A retired nurse from the West Midlands has had something special in his loft for the past 30 years.
Ian Payne, from Walsall, has been the custodian of 25 copies of The War Illustrated magazine, which date back to 1915-16.
Given to Mr Payne by his grandmother in the 1980s, the magazines record events from the First World War as they happened.
The magazines feature articles on a group of UK nurses, including one Mrs St. Clair Stobart, who helped treat wounded Serbian soldiers fighting in the Balkans and a crèche for the children of munitions workers in Birmingham, run by a matron referred to as Nurse Reynolds.
More controversially, perhaps, there are also illustrations imagining the death of Edith Cavell, the nurse executed for helping allied soldiers escape German captivity in occupied Belgium, and also one of a nurse leading troops into battle.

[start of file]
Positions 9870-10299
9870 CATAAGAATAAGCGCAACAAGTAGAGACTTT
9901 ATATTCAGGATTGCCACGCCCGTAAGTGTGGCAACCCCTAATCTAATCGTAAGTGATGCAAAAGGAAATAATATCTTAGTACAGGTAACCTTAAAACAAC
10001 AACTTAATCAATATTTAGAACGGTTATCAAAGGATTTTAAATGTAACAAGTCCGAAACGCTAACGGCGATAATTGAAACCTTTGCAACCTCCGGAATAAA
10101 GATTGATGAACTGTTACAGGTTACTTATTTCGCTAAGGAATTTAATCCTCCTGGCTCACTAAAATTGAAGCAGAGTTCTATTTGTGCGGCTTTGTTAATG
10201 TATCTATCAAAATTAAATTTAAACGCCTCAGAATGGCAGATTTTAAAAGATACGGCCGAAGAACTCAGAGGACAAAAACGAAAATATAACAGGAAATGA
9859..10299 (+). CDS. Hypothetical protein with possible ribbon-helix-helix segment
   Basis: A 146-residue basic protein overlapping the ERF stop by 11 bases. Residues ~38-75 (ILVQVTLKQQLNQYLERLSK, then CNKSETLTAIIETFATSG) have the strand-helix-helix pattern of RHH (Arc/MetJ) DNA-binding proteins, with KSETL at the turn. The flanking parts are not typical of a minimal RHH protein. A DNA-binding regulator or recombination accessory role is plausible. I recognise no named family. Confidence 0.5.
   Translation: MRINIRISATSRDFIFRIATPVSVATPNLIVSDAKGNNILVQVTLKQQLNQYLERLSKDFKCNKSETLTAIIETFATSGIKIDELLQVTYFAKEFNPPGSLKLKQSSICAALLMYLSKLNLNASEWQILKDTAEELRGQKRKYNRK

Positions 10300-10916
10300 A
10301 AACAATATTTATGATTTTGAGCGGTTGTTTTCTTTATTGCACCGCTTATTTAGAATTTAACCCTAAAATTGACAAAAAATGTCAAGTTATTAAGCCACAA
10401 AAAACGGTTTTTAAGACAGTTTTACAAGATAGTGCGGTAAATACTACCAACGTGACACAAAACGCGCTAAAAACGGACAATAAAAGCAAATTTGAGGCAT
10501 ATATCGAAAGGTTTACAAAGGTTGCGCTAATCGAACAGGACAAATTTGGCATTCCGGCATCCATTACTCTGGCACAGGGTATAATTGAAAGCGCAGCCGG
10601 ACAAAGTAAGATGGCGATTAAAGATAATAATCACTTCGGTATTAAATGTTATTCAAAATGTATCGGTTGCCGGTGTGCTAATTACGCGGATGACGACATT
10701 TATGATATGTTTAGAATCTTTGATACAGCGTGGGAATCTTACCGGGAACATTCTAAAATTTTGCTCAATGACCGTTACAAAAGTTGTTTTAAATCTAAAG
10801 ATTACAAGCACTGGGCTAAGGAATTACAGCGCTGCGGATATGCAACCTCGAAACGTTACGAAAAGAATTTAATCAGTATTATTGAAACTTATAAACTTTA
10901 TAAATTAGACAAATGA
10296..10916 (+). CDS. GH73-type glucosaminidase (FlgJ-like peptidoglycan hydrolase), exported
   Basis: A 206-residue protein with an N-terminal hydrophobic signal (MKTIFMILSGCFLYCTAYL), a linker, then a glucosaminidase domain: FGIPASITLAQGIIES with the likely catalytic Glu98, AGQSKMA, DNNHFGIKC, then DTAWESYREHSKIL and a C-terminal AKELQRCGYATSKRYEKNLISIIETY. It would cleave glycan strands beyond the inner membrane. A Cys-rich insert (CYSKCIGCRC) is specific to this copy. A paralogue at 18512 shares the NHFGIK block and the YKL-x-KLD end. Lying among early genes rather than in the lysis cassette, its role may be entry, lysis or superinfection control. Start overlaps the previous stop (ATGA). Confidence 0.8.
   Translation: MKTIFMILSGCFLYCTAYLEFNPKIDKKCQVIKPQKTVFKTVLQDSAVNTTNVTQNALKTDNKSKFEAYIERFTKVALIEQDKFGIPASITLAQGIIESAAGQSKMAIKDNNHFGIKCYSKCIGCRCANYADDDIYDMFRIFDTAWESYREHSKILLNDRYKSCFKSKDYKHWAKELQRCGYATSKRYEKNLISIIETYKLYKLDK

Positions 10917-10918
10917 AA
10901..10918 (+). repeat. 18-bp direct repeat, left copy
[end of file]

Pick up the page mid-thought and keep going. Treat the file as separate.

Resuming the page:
The latter picture refers to an article about a 17-year-old French woman, named as Mademoiselle Moreau, who not only tended injured British troops but also took part in an attack, for which she was dubbed a “real Joan of Arc”.
The same article also featured the story of a Russian nurse, named as Mira Miksailovitch Ivanoff, who “rallied” a group of soldiers she was with “so splendidly” that they fought off a German attack. Unfortunately, she was herself killed at the “moment of victory”.
Mr Payne, 51, and his wife Elizabeth kindly scanned the articles and sent them to Nursing Times. He has now given the original magazines to his local museum, the Walsall Local History Centre.